August 01, 2021 - 961 words -
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What is challenging about it?
The complexity here is not about writing tests itself, but the habits that we have to change to create software that is easy to be tested.
The root of the problem
Without (a solid) experience in testing, developers can have a hard time while trying to apply testing in general as part of their daily job. It’s not simply because of the topic’s complexity, but because they are used to write code that is hard to test.
Writing tests for already working software (mainly when it was done without considering testing at all) translates as something boring, next to useless, usually accompanied by a lack of motivation, blaming the wrong subject in this context: “the tests itself are reducing my speed”.
In a domain context, if a piece of software logic is hard to be tested, the problem is not the test, but the code which wasn’t well written.
There are already hundreds of tutorials, books, and documentation about testing, but I can share my experience and how I do apply this great (and must) philosophy in my daily work.
Test-Driven is based on this simple rule
- Instead of: design code -> develop code -> write tests.
- It’s about: write failing automated test -> run failing test -> develop code to make test pass -> run test -> repeat.
The idea of driving your code by testing can be understood depending on the abstraction level of what you’re writing at the moment. You don’t want to create a wrong coupling between the tests and the code being tested. You want to test the behavior of your logic.
TDD is based on a loop of baby steps that helps you find patterns and guide your software design every little iteration with constant refactorings. It’s the best choice if you want to ensure the expected behavior of all possible paths of your logic.
The beauty of this is that you don’t need to know the full algorithm from the very beginning. Instead, you are discovering how your logic should be by expressing the desired implementation, step by step, on automated tests.
Considering writing tests for your software at the same time you’re writing it, will irremediably force you to write better software. Because you want to write software which has to be easy to be tested, and therefore it will end up with higher quality.
I already wrote another post about the relation between software quality and testing: The Art of Testing: where design meets quality.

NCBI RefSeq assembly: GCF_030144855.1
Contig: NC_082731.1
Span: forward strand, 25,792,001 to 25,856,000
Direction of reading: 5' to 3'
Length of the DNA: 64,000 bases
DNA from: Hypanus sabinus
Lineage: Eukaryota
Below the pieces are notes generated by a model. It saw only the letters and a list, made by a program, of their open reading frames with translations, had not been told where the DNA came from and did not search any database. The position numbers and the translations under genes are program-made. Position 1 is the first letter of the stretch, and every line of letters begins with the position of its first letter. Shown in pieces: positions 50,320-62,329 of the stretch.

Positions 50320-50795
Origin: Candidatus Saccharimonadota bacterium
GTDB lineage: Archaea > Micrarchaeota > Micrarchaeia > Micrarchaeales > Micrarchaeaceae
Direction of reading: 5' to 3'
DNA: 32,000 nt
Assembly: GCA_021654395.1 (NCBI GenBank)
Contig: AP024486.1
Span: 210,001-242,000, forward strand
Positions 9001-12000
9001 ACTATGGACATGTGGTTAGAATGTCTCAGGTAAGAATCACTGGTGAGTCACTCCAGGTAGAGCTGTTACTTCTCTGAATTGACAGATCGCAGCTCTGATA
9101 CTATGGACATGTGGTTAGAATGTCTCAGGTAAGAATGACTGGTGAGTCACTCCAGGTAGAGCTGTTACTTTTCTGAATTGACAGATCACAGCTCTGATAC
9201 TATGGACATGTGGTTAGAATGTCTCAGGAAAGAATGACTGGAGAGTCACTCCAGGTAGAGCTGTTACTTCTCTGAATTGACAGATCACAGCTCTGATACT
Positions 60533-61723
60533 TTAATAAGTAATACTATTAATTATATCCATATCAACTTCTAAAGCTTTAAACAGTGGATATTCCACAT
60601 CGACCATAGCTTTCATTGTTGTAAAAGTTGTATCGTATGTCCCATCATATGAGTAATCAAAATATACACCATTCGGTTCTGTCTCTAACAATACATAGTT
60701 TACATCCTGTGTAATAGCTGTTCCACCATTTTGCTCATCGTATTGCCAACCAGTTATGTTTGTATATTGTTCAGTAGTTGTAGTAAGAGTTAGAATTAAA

Improve your Test-Driven skills
The best way to learn Test-Driven is doing software katas. Try them alone and with others. Both are equally important.
- Alone: to challenge your inner self without any distraction but yourself.
- With others: pair-programming is essential in our job. Katas are the best tools to train our communication skills and learn together from each other.
What’s a Code Kata?
Software developers don’t practice enough. Most of our learning takes place on the job, which means that most of our mistakes get made there as well.
Other creative professions practice: musicians play technical pieces, poets constantly rewrite works. In karate, most of a student’s time is spent learning and refining basic moves. These are katas.
What is the goal of a kata? What should we have at the end?
Katas exist to help developers get the same benefits as practicing in any other profession. There are simple, artificial exercises that let you experiment and learn without the pressure of a production environment.
There are no right or wrong answers in any software kata: the benefit comes from the process, not from the result.
- Once you have resolved a kata, try it again in a few weeks or months.
- Try to explore new solutions. Be creative in the process and do not rush.
- When doing them in groups, they are not a competition to see who will accomplish more of the exercise.
- The focus should be on the process, never on the result.
- The true valuable outcome of any kata is the learnings that you (and your team) will get after talking about it and sharing your experiences.
You can find a lot of katas on the Internet. For example:
TDD is more as a workflow than a design
“TDD is a design tool.” That’s what Sandro has said for years. But not anymore. After working with different teams and in different organisations, and also carefully inspecting how he works, Sandro changed his mind about the role of TDD in software design.
TDD in a nutshell; it’s about the rhythm.
- Specify what you want.
- Make it work.
- Make it better.
1. Change the code as usual— Kent Beck (@KentBeck) July 30, 2021
2. Write a test that only passes after the change
3. Revert to before 1
4. Type the test again (copy/paste is cheating & invalidates the warranty of the exercise)
5. Make it compile by changing the code
6. See it fail
7. Change the code to make it pass
All graphics images in this post are originals from Emmanuel Valverde Ramos.